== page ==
Clone your camel: beauty pageants, races spur high demand
Cloning is in high demand in the competitive world of camel beauty pageants, leaving scientists at a Dubai clinic working round the clock to produce carbon-copy beasts.
Not every animal is blessed with sought-after drooping lips and a tall, elegant neck, but technology now allows wealthy clients to replace their most beautiful camel with one just like it.
At the Reproductive Biotechnology Center, with views of the UAE city's towering skyscrapers, scientists pore over microscopes while dozens of cloned camels roam outside.
"We have so much demand for cloning camels that we are not able to keep up," said the center's scientific director Nisar Wani.
Beauty pageants are not the only driver of camel cloning. Many customers want to reproduce racing camels, or animals that produce large amounts of milk.
But "beauty queens" are the most popular order. Gulf clients will pay between 200,000 and 400,000 dirham (US$54,500-US$109,000) to duplicate a dromedary.
The camels are paraded at dusty racetracks around the region and scrutinized by judges, with occasional discoveries of Botox and cosmetic fillers adding a spice of scandal to the high-stakes contests.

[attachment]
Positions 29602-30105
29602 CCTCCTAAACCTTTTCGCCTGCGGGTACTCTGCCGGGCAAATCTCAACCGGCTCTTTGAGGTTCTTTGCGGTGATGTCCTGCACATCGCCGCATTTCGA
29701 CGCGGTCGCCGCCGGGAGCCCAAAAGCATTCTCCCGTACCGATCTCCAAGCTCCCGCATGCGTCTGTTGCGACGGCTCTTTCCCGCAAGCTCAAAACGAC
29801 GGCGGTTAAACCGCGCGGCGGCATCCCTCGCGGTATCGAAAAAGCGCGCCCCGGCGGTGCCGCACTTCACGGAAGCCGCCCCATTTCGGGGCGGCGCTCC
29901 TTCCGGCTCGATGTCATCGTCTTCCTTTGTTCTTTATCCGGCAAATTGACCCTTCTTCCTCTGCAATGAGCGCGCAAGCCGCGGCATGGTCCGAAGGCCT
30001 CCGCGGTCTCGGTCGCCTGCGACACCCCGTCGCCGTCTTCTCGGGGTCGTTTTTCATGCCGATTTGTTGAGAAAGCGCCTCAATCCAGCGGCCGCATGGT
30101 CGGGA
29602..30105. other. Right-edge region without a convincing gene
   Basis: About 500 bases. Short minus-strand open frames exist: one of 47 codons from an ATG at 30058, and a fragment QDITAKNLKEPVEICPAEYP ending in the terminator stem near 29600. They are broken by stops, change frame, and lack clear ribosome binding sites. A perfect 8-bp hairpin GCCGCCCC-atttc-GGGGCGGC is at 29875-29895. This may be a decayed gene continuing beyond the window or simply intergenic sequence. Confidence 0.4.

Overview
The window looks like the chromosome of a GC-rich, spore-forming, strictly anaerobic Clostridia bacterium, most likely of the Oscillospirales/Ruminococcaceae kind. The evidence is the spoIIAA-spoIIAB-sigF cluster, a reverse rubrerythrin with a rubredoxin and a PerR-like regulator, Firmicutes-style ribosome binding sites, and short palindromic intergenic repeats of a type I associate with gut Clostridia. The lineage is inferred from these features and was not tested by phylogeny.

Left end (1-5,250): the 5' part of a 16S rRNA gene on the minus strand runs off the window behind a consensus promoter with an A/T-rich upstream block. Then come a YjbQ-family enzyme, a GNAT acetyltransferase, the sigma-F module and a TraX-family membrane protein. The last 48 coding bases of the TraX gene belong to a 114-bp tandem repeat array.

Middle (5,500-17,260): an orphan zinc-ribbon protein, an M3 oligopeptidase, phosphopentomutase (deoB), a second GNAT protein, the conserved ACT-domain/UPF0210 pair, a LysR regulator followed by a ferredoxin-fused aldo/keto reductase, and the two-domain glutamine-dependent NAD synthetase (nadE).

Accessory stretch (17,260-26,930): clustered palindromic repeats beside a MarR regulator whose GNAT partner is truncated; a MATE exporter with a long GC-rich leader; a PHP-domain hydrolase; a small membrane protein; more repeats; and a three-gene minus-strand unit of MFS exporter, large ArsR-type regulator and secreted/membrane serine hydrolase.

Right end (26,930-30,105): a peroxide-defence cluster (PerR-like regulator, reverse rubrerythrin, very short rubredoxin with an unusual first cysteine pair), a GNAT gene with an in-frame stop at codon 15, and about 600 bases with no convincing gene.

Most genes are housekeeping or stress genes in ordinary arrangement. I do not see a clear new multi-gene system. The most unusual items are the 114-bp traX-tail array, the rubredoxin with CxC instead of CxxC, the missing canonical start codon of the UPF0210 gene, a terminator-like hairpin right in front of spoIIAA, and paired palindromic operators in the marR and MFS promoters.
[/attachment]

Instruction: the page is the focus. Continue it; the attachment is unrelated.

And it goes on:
Saud Al-Otaibi, who runs a camel auction in Kuwait, said customers' judgement of the animals' looks is key to his business.
"The price of the camel is determined according to its beauty, health, and how well known the breed is," he said.
When it comes to young animals, "customers are keen on seeing the mother to determine its beauty before buying the camel," he added.
Twelve years ago, Dubai claimed the world's first cloned camel.
Injaz, a female whose name means achievement in Arabic, was born on April 8, 2009, after more than five years of work by Wani and others.
From the minute Injaz was born, there was no going back. "We are now producing plenty, maybe more than 10 to 20 babies every year.
"This year we have 28 pregnancies (so far), last year we had 20," Wani said with pride.
The center is churning out "racing champions, high milk-producing animals ... and winners of beauty contests called Beauty Queens," added Wani, sitting in a lab next to the preserved body of a cloned camel in a glass container.
The "ships of the desert," once used for transport across the sands of the Arabian Peninsula, are symbols of traditional Gulf culture.